Friday, Aug. 16, 2013 | 2:02 a.m.
Invariably, when there is a heinous crime resulting in death, I hear from readers and acquaintances who know my stand on capital punishment, and they tend to have one question:
“If anyone deserves the death penalty, don’t you think he (or she) does?”
That’s the query I got about the drug hoodlums who kidnapped a teenage Arlington, Texas, girl in the 1990s — because of something her older brother had reportedly done — took her to Arkansas, tortured her and buried her alive.
I got the same question after the Oklahoma City bombing, numerous mass shootings and a host of child sexual assaults and murders.
And for almost four years now, it is the one thing I’ve been asked most regarding the shooting at Fort Hood in 2009 that killed 13 and wounded 32.
Often I respond by saying that if anyone deserves the death penalty, the perpetrator of that crime does. But keep in mind I don’t think anybody “deserves” to be executed because I don’t believe that any state or government should be empowered to administer capital punishment.
But when it comes to the Fort Hood rampage, my argument goes beyond my opposition to the death penalty, as I see an execution as granting the wish of the gunman and playing into the hands of terrorists around the world, perhaps helping to recruit more extremists to their ranks.
Maj. Nidal Hasan, an Army psychiatrist, has been charged with those crimes, and, in effect, has admitted to them. In his opening statement for the trial this month, he declared, “The evidence will clearly show that I am the shooter.”
He was not permitted to plead guilty because this is a capital case seeking the death penalty. Ideally, it would be great if he had entered a plea — saving the expense and trauma of a trial — was given a life sentence and was forgotten about.
Hasan, who was wounded and paralyzed when police responding to the shooting returned fire, has already made a mockery of the case by his insistence on representing himself, his refusal to shave his beard and his original proposed defense of fighting to protect others, namely the Taliban leadership in Afghanistan from U.S. soldiers about to be deployed to the war.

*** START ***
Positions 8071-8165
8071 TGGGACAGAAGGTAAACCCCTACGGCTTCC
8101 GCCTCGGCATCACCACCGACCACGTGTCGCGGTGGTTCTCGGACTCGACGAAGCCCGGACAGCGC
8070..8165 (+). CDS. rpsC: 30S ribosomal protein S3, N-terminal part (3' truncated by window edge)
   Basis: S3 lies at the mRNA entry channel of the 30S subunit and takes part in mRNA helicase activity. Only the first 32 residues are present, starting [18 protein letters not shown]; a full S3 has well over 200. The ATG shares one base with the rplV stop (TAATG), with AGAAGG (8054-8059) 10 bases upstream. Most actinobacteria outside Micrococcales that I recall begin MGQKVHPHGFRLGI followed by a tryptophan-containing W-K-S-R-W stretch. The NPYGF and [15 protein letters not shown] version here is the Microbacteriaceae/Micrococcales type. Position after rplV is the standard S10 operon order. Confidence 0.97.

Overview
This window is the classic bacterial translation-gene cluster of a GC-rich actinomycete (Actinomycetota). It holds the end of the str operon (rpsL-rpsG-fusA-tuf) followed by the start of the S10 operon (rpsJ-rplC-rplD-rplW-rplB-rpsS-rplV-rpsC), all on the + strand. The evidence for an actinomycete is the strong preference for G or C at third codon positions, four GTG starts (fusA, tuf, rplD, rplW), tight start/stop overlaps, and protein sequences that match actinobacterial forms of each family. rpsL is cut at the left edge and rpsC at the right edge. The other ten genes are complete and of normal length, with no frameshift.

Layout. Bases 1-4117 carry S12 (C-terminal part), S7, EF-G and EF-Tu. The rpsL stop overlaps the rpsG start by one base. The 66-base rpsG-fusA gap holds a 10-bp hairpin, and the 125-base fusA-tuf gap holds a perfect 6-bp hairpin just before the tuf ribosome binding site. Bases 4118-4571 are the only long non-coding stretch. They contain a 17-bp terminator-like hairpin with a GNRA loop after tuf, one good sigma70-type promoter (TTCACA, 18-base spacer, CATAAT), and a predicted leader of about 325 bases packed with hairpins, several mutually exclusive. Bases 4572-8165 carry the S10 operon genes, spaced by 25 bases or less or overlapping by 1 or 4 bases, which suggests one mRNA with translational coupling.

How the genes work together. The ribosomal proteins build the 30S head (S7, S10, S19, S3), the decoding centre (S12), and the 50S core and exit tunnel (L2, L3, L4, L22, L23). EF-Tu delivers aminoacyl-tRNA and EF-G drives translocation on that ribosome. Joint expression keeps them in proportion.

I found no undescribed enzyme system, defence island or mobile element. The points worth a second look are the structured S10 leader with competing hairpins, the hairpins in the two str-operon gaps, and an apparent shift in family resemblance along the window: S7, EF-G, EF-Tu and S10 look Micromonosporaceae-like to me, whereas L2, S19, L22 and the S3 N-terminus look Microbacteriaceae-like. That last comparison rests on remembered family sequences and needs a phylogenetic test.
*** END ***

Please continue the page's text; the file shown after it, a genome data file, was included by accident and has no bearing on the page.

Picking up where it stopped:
At one point leading up to the long-delayed trial, there was a fear that Hasan would cause undue pain for some of the victims by cross-examining them or that he would break into long diatribes to articulate his extreme Islamic views.
But since the trial began, Hasan has been basically quiet, causing the attorneys assigned to assist in his case to request lesser roles because they think he is working in concert with the prosecution in an effort to receive the death penalty.
As I’ve said all along, such a sentence, if carried out, would make him a martyr, a hero to anti-American extremists. He could become a poster boy for terrorist recruiters who would use his deadly deeds as an example of something to model.
It therefore did not surprise me when I read The New York Times account of statements Hasan gave to mental health experts a year after the shooting. He told that panel that he wanted to be killed in the attack to achieve martyrdom, the newspaper reported.
“However,” he said, “if I died by lethal injection I would still be a martyr.”
Make no mistake, I don’t want to see this man executed if found guilty, as I make no exceptions to opposing the death penalty — not for Timothy McVeigh, Saddam Hussein or John Allen Muhammad.
But the last thing this country needs, and certainly the one thing I would think the victims and victims’ families would not want, is for the person who afflicted so much pain and destruction to somehow receive honor in death.
Bob Ray Sanders is a columnist for the Fort Worth Star-Telegram.